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Coat of Arms
Ternopil Oblast

Chortkiv (Ukrainian: Чортків, Polish: Czortków) is a city in the Ternopil oblast (province) in western Ukraine. It is the administrative center of the Chortkiv Raion (district). Population: 29,057 (2001). Located on the Seret River, in the northern part of Galician Podilia and is situated in the historic region of Galicia.

Contents

History and industries

Panoramic view of Chortkiv

The first historical mention of Chortkiv dates to 1522, when Polish king Sigismund I the Old granted ownership order for Jerzy Czortkowski over this town and allowed him to name it Czortków (Chortkiv) after himself. The town was also given Magdeburg Law privileges then. Chortkiv declined in the second half of the 17th century, during the Polish-Turkish Wars when the town was taken over by Ottoman Empire (1673-1683). It was part of short lived Turkish province (Eyalet) Podolya with capital in Kamianets-Podilskyi which existed in years 1672-1699.

After First Partition of Poland Chortkiv came under Austrian rule (1772-1918) and was the center of the Chortkiv Bezirk; later it became a county center. On 8 June 1919 the Ukrainian Galician Army broke for couple months through the Polish front at Chortkiv and began the Chortkiv offensive. Soon afterwards, the town was seized by the Poles and remained part of the Tarnopol Voivodeship of the Second Polish Republic until September 1939.

In 1931 the town had 19,000 inhabitants, 22.8 percent of whom were Ukrainians (Greek Catholics), 46.4 percent Poles (Roman Catholics), and 30 percent Jews. Chortkiv was an important garrison of the Polish Border Defence Corps Brigade "Podole", whose commandant, from 1935 to 1938, was General Stefan Rowecki.

Soviet and Nazi invasions

The town was occupied by the Soviet Union from September 17 (see: Polish September Campaign), 1939, until June 1941. Its Polish inhabitants, particularly students of the local high school, organized in early 1940 a failed uprising, which was the first Polish uprising during World War Two.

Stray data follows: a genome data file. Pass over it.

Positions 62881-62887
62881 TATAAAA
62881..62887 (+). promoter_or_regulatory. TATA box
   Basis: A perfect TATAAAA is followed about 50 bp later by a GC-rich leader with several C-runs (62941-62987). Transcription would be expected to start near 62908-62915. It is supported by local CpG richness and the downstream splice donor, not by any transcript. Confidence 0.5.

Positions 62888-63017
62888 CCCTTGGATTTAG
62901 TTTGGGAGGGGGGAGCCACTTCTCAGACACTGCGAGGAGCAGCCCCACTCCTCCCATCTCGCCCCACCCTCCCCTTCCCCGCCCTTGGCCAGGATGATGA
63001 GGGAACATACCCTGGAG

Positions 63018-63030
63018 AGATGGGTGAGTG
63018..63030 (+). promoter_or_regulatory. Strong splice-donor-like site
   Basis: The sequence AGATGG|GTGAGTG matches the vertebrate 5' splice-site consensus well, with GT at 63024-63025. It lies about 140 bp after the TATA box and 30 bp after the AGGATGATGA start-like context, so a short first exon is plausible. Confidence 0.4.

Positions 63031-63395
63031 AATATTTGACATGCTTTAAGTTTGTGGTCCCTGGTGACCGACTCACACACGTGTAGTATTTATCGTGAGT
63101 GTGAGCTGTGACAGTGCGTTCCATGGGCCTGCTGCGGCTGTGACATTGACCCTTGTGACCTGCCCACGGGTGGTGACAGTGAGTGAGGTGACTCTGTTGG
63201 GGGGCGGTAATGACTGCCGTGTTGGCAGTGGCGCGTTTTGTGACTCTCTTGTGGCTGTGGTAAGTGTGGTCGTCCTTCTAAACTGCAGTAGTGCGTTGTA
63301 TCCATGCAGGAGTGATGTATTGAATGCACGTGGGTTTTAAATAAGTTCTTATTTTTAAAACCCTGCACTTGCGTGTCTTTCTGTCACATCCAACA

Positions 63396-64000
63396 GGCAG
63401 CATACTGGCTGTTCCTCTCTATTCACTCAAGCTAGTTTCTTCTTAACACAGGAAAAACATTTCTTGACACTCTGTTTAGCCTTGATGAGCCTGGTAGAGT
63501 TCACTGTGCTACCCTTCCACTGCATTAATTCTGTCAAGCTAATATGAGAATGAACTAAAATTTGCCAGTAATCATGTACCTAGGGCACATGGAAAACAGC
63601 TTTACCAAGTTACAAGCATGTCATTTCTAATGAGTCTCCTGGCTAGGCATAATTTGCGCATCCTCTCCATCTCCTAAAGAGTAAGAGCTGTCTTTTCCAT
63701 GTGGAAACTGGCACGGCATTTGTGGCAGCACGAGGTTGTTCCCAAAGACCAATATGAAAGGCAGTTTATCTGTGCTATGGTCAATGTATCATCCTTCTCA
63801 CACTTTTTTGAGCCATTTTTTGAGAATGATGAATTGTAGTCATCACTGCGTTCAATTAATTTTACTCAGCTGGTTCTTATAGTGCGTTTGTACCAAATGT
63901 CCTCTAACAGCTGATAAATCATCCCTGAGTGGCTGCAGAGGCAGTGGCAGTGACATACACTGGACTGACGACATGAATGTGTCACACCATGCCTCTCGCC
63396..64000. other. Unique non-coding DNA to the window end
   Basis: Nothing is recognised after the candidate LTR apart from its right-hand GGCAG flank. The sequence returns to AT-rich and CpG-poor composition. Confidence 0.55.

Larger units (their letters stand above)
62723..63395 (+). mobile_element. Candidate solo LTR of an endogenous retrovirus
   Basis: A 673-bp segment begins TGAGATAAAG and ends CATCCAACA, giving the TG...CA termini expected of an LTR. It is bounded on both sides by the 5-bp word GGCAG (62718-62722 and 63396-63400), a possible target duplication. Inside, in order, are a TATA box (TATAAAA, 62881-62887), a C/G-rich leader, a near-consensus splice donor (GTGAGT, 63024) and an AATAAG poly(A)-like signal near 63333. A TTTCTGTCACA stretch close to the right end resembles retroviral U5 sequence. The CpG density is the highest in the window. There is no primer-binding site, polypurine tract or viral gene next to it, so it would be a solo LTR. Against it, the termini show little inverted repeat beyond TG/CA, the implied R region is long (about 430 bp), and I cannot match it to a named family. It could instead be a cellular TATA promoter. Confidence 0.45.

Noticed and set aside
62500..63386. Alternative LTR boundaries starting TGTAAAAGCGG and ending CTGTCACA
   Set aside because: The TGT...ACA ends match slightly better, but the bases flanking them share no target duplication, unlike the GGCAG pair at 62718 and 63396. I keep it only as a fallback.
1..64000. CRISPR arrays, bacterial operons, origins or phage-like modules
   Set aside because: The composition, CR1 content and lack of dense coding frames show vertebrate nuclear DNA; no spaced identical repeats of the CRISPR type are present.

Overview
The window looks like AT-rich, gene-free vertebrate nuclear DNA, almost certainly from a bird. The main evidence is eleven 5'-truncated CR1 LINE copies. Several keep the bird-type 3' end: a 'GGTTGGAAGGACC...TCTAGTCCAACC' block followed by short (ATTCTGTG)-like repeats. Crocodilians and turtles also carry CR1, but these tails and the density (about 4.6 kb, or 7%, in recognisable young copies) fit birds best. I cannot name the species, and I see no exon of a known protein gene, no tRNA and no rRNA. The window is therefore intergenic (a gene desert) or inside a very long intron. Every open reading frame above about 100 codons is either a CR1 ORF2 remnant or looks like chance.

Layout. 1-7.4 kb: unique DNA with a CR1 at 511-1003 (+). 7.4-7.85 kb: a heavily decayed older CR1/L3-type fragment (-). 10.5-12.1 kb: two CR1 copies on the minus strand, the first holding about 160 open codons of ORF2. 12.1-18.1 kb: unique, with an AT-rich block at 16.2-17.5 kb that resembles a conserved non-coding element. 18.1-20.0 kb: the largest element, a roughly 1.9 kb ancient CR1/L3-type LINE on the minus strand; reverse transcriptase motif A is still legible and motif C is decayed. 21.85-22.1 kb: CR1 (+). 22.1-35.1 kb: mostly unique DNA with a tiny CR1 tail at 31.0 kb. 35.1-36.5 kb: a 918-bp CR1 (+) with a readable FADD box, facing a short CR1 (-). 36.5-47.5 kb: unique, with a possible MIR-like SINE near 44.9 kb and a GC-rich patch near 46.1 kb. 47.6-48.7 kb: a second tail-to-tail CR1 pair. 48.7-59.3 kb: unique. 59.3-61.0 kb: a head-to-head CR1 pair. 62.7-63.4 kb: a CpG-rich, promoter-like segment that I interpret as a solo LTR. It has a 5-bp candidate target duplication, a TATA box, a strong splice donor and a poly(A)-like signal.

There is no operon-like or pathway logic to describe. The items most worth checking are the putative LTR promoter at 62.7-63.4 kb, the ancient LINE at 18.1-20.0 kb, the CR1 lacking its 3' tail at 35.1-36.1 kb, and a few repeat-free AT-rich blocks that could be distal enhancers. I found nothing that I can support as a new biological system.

From 1941-1944 it was occupied by Nazi Germany. After the defeat of the Nazis by the Red Army in 1944 it returned to Soviet control until in 1991 it became part of independent Ukraine. Chortkiv is an administrative, commercial, and small-scale manufacturing center. Today it has some industry: food-processing, garment making, and railway maintenance. Among its architectural monuments are a fortress built in the 16th and 17th centuries and wooden churches of the 17th and 18th centuries. There is also a historical museum.

Jewish history and the Holocaust

The Hasidic Synagogue in Chortkov (Chortkiv)

Chortkiv was the home of many Hasidic Jews. The first Hasidic Rebbe of Chortkov was Rabbi Dovid Moshe Friedman, a son of Rabbi Yisroel Friedman (the Rizhiner Rebbe). Rabbi Dovid Moshe's son was Rabbi Yisroel Friedman. Rabbi Yisroel ran his Hasidic court with the concept of Hod ShebaTiferes ("Majesty in Glory"; in Kabbalistic terms). He died in 1934. After Rabbi Yisroel; his sons, Rabbi Nochum Dov Friedman and Rabbi Dov Ber Friedman, served as Rebbes. Rabbi Dov Ber died in 1936. Rabbi Nochum fled to the British Mandate of Palestine in 1939, and died in Jerusalem in 1946. His son Rabbi Shlomo Friedman led the Chortkover Hasidim until his death in Tel Aviv in 1959.

The palatial home of the Rebbe of Chortkov (Chortkiv)

It was a notable shtetl and had a significant number of Jews residing there prior to the Holocaust. On August 26, 1942 at 2:30 am in the morning the German Schutzpolizei started driving Chortkiv's Jews out of their houses, split them in groups of 120, packed them into freight cars and deported 2000 local Jews to the Belzec death camp. Five hundred Jewish sick and children were murdered on the spot.

During this first Aktion, the detained Jews were divided into groups and to each of them a member of the Judenrat and two Jewish policemen were appointed to be responsible for the respective group. Although both the Judenrat and the Jewish police were personally spared in the first Aktion, nevertheless, some of their relatives were among those sent to the death-camp in Belzec. At the "registration area" near the bazaar the Germans made a selection and exempted about two hundred Jews who were needed to carry out their indispensable work.

After the first "Aktion" the ghetto was reduced. Szkolna and Podolska Streets were excluded and the ghetto comprised only the streets near the river Seret like Skladowa and Rzeznicka.

Famous people

  • Jerzy Czortkowski - founder of Czortków (Chortkiv)
  • Leopold Levytskyy (1906-1973) - Ukrainian painter, lived here
  • Kateryna Rubchakova (1881-1919) - Ukrainian actress and singer (lyrical soprano), born here
  • Karl Emil Franzos (1848-1904) - lived there
  • Zvi Hirsch Horowitz - Rabbi of Chortkiv, and father of:
St. Stanislav Church in Chortkiv

See also

External links

Coordinates: 49°01′N 25°48′E / 49.017°N 25.8°E / 49.017; 25.8

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